BOYCE: It remains to be seen. It’s a possibility, at least, because what it means is that you no longer have that filibuster-proof majority that would allow the Democrats to just take a big, you know, business-as-usual, dividing-up-the-spoils kind of hunk of legislative sausage and, you know, force that through. You’re going to get some bipartisan support to get a bill through. And in a way—this is my view here—in a way, I think that’s a good thing. Why? Because it’s not just a matter of passing a climate bill in 2010; it’s a matter of passing a climate bill that’s going to remain in place, that’s going to put an architecture in place that the American people and the American political system is going to sustain for the 40 years it takes to achieve this, right?

JAY: If anything is passable. I mean, the other side of the equation right now is the Republicans seem quite committed not to let Congress/Senate pass a single thing, because it looks like a victory for the administration.

BOYCE: Well, that’s something that remains to be seen. You know, there’s going to be a choice for the Republican legislators on this, whether they want to be the party of “just say no to everything” and block any kind of progress coming out from Washington, or they want to actually be part of solving some of the problems that are afflicting the American people—and inflicting the world, in the case of climate change, right? They’ve got a choice. You know, there may be some short-term political advantages in their calculations—I don’t know—to just say no, and stymieing everything, and then saying it’s the Democrats’ fault. But you know, the American people aren’t stupid, you know. They can kind of see, I think, what’s going on. And if nothing comes out of Washington, I don’t think the blame is going to be borne entirely by the Democrats; I think the blame is going to be bipartisan. And to me it seems to be a much smarter strategy, if I was, you know, one of the Republican leadership thinking about this, to at least support legislation that you can defend in terms of both your principles and in terms of the impact it’s having on your constituents back home. And it seems to me that that possibility of bipartisan support exists for climate change legislation, particularly if it takes the form of cap-and-dividend, not giveaways to vested interests, not a tax that builds up the coffers of the state, but, rather, a system that gets prices right, that sends price signals to firms and consumers that they need to cut back on carbon consumption, and it recycles that money, transfers that money back to the public. That’s [inaudible]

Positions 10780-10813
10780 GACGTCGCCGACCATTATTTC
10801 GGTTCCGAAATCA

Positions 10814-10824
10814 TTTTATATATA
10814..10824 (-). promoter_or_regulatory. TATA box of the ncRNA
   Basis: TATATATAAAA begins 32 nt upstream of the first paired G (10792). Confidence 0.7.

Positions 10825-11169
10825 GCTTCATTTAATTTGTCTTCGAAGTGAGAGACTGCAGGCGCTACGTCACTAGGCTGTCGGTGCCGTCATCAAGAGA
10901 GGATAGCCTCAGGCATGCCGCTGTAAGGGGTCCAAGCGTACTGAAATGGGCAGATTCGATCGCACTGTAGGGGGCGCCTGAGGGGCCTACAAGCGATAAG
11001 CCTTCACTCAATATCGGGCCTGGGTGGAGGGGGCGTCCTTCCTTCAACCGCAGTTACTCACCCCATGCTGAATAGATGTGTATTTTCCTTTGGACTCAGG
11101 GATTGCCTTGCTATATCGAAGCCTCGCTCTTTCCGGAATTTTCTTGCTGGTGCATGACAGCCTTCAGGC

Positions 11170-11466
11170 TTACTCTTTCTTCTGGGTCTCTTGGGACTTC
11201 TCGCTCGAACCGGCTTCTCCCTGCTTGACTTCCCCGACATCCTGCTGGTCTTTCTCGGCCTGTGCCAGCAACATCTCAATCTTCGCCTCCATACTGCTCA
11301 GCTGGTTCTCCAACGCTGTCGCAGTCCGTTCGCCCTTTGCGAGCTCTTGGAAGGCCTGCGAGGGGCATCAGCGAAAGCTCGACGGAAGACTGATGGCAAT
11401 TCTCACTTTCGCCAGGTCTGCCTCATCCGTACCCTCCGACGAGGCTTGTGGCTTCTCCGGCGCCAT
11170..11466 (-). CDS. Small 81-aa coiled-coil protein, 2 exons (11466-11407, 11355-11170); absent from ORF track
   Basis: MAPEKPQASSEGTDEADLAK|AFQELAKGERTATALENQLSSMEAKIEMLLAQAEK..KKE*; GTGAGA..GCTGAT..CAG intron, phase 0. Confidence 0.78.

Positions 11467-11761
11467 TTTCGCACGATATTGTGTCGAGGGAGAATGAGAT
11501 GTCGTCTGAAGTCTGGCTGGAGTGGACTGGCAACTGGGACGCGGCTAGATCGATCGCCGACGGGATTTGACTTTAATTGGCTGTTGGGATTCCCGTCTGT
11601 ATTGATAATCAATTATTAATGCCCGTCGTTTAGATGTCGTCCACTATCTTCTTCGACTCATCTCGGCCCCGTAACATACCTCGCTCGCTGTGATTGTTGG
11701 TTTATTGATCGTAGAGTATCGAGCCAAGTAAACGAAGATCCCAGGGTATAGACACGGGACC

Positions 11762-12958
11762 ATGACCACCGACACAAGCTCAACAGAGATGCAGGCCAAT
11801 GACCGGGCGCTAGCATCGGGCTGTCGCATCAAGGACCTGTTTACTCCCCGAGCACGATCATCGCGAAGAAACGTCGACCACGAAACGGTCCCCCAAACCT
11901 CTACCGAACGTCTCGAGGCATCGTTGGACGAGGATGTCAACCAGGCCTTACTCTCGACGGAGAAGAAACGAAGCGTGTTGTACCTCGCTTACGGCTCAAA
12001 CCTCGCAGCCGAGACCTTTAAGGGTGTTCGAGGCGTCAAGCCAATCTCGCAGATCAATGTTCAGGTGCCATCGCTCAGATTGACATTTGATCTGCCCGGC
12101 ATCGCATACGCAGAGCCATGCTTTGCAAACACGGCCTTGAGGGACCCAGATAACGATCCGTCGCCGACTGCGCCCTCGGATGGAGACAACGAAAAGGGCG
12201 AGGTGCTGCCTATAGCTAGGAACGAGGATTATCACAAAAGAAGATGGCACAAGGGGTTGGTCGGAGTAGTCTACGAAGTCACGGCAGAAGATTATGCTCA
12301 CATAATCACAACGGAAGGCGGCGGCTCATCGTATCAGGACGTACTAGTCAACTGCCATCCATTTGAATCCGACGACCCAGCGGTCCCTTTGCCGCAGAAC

JAY: Sounds like you’re asking for bipartisan support for a rational policy.

BOYCE: I know it’s a lot to ask for, but that’s it. And I think if we don’t get it, we’re not going to have a policy that endures for the long haul, the four decades that this is going to have the last. And, you know, it’s sort of like if you think about Social Security, right, passed in the ’30s, it’s endured all these years. Why did it last, you know? Roosevelt wanted to build it last. And one of the reasons that they included everybody as recipients of Social Security—not means-tested, not “we’re going to only have it for people who fall below this income level,” or whatever—is that Roosevelt and his group, I think, understood that having this as something that was a right and an opportunity for every American—to protect every American from the risk of penury in their old age was something that was going to have enduring political appeal. And I think the dividends potentially can have that same appeal.

JAY: Okay. In the next segment of our interview, let’s talk about California, which is little more advanced in this whole cap-and-something, cap-and-(fill in the blank). Please join us for the next segment of our review with James Boyce.


Please note that TRNN transcripts are typed from a recording of the program; The Real News Network cannot guarantee complete accuracy.

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James K. Boyce is a Professor at University of Massachusetts, Amherst. He is the Director of the Program on Development, Peacebuilding, and the Environment at PERI - The Political Economy Research Institute.